From a diversification standpoint, understanding how a hypothetical pair walking down the middle of a street together might be related (or integrated) is enormous; is it a man and his dog tethered by a leash, a husband and wife, two neighbors going to the same yard sale around the corner, or complete strangers?
After all, the correlation between a man and his dog tethered by a leash will be far more integrated and persistent than even that between husband and wife, who may at some point go different directions to run errands only to converge again later at home; or the neighbors who, having done their business at the yard sale, go separate ways, versus the perfect strangers who happened to be walking next to each other by pure coincidence. Often times, the only way to tell the difference is to measure how each pair reacts during that brief moment when a car drives by, or to capture data over staggered intervals of time (before and after the yard sale), and so on. Which scatter, which stick together, and why?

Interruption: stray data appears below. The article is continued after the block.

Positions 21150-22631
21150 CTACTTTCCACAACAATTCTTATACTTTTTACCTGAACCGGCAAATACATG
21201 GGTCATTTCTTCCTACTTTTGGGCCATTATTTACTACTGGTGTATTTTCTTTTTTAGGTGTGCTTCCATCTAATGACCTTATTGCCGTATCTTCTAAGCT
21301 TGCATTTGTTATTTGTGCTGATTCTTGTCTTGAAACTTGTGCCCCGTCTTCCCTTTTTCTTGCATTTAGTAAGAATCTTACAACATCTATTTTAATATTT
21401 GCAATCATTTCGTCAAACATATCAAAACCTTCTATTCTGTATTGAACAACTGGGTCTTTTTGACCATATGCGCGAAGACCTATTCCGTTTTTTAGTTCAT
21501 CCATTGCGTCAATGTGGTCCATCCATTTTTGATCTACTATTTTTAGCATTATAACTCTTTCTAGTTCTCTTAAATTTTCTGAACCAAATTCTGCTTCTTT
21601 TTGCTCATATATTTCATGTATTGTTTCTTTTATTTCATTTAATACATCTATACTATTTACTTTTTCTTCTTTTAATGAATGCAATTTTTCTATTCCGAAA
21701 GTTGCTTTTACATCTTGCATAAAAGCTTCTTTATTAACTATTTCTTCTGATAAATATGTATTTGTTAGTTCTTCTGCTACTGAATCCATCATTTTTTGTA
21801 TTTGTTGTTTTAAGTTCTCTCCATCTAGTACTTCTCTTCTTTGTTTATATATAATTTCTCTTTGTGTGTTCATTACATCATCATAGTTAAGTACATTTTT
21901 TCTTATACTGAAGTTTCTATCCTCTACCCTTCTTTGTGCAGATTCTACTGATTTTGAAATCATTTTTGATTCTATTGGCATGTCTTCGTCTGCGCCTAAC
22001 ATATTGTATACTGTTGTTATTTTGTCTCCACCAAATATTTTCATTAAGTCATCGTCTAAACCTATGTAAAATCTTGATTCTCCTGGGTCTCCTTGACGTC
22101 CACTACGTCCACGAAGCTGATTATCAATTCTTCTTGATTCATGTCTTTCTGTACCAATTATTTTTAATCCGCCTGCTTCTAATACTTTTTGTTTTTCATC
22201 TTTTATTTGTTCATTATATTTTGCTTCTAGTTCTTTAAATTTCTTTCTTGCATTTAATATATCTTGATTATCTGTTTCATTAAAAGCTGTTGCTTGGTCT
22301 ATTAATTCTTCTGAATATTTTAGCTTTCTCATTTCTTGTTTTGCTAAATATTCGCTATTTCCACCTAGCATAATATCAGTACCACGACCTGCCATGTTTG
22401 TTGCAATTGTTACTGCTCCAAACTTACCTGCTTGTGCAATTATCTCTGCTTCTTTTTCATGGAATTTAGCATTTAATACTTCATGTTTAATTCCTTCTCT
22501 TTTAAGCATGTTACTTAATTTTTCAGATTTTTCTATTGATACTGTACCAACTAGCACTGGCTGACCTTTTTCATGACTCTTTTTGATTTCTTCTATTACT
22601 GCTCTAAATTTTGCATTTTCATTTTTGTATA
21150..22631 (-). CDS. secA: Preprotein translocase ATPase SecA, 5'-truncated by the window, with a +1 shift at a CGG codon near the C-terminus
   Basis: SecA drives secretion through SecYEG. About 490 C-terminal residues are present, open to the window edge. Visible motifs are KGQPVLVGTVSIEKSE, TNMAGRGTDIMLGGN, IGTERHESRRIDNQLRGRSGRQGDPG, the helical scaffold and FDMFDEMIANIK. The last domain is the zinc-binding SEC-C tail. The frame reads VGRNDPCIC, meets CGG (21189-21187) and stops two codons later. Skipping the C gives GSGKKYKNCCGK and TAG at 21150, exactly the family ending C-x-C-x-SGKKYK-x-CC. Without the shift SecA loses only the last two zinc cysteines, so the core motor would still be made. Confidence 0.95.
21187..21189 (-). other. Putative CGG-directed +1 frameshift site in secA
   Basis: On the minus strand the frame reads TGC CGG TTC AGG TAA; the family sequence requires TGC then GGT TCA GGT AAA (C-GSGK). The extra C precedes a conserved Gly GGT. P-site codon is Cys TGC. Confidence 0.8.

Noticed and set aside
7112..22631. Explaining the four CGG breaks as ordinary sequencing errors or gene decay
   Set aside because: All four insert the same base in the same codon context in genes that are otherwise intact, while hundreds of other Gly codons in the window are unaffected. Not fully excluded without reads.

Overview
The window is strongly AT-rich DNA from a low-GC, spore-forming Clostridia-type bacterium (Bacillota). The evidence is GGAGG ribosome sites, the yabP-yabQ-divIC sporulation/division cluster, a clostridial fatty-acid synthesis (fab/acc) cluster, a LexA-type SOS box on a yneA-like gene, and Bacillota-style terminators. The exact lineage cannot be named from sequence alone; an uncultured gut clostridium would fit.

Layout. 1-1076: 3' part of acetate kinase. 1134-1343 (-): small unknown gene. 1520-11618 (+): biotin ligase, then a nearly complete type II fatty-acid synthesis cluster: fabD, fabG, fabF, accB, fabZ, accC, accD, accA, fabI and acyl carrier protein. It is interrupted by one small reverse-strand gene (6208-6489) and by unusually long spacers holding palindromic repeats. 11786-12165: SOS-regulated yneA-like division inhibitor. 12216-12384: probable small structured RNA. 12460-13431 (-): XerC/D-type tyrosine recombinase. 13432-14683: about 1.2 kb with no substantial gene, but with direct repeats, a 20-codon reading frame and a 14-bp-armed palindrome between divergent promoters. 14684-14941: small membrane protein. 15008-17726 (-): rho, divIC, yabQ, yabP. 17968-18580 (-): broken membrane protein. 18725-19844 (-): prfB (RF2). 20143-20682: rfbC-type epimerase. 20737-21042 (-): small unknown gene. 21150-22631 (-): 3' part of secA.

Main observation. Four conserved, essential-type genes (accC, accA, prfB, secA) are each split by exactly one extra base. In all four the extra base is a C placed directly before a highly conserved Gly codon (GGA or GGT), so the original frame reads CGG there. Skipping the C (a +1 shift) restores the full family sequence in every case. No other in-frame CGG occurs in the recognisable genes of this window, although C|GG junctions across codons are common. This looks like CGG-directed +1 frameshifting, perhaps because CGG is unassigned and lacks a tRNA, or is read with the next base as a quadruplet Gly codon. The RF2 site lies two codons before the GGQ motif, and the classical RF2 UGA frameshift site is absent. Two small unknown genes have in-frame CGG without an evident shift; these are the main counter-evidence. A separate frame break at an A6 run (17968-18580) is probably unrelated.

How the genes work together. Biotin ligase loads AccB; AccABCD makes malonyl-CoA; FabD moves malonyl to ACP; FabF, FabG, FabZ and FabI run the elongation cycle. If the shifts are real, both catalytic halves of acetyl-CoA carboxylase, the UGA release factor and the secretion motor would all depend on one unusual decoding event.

This is an excerpt from our article “Information Days: What scatters, what sticks together, and why?” published October, 2013.